A. Comprehensive functional assessment of elders includes independent performance of basic ADLs, social activities, or IADLs, the assistance needed to accomplish these tasks, and sensory ability, cognition, and capacity to ambulate. 2, 3, 4, 6, 20, 21, 22, 23

1. Basic  ADLs (bathing, dressing, grooming, eating, continence, transferring)

2. IADLs (meal preparation, shopping, medication administration, housework, transportation, accounting)

3. Mobility (ambulation, pivoting)

B. Older adults may view their health in terms of how well they can function rather than in terms of disease alone. Strengths should be emphasized as well as needs for assistance. 15,24

C. The clinician should document baseline functional status and recent or progressive decline in function. (Ref 19)

D. Function should be assessed over time to validate capacity, decline, or progress.1, 2, 25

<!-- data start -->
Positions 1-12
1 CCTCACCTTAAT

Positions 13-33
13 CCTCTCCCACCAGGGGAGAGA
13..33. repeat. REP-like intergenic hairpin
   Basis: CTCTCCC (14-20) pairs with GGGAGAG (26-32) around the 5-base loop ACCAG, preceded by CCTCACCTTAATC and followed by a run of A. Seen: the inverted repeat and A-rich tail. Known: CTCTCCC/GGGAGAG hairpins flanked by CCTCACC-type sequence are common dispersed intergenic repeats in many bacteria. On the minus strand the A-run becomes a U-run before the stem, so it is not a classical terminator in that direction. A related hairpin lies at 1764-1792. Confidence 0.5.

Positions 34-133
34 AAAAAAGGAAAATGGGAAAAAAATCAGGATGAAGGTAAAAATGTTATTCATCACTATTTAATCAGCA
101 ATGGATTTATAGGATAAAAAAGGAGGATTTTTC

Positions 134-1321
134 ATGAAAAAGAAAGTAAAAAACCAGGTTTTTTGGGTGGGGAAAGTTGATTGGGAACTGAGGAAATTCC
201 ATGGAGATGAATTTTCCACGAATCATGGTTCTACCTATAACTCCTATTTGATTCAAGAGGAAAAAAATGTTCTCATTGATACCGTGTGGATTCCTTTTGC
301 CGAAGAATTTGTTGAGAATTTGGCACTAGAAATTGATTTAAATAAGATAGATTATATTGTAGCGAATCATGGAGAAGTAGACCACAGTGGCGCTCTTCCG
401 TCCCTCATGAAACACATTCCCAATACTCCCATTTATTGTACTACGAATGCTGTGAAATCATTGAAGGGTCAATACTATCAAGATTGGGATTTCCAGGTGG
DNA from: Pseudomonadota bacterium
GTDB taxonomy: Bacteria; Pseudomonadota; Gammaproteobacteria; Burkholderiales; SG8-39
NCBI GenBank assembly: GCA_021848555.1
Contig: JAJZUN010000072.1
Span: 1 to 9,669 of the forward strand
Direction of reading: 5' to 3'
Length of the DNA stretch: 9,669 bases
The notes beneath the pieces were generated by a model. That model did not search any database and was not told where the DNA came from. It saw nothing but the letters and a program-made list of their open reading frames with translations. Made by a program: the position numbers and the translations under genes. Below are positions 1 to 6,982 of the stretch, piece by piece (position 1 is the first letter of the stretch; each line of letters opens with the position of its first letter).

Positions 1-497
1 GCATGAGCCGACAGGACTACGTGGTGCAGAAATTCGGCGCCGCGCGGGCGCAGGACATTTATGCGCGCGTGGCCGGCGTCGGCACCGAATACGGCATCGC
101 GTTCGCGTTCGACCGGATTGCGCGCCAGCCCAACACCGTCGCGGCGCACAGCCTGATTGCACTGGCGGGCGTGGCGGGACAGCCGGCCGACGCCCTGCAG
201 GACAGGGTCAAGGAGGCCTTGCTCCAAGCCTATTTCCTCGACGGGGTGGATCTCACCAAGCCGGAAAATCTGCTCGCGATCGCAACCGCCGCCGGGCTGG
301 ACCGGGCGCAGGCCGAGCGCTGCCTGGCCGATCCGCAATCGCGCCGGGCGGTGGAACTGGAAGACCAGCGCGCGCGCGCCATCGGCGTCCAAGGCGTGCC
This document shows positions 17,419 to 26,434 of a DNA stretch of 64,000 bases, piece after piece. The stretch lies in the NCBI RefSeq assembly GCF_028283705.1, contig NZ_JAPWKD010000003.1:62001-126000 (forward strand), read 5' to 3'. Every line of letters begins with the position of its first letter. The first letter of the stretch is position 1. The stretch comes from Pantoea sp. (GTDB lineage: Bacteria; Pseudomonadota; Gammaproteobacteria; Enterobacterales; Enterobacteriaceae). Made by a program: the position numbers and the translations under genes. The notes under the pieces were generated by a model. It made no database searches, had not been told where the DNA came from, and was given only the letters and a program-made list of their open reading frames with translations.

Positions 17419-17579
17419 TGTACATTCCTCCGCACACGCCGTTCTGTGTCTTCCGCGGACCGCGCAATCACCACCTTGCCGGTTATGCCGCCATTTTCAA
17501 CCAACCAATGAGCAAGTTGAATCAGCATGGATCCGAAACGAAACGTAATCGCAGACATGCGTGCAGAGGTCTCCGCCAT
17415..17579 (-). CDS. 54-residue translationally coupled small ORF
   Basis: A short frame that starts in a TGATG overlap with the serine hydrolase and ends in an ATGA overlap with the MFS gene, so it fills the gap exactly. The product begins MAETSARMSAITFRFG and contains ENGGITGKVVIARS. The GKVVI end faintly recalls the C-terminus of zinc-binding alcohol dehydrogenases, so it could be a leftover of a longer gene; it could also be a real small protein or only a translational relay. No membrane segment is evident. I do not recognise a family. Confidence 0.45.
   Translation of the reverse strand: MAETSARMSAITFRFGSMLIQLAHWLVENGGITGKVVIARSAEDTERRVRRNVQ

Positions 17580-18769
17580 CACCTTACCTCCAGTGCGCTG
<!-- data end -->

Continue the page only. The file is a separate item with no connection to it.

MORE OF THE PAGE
E. Standard instruments selected to assess function should be efficient to administer and easy to interpret. They should provide useful practical information for clinicians and be incorporated into routine history taking and daily assessments. (Ref 2; 26) 2

F. Interdisciplinary communication regarding functional status, changes, and expected trajectory should be part of all care settings and should include the patient and family whenever possible (Ref 10; 11; 17; 26). 10, 11

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Care Strategies

A. Strategies to maximize functional status and to prevent decline

1. Maintain individual's daily routine. Help to maintain physical, cognitive, and social function through physical activity and socialization. Encourage ambulation, allow flexible visitation, including pets, and encourage reading the newspaper. 11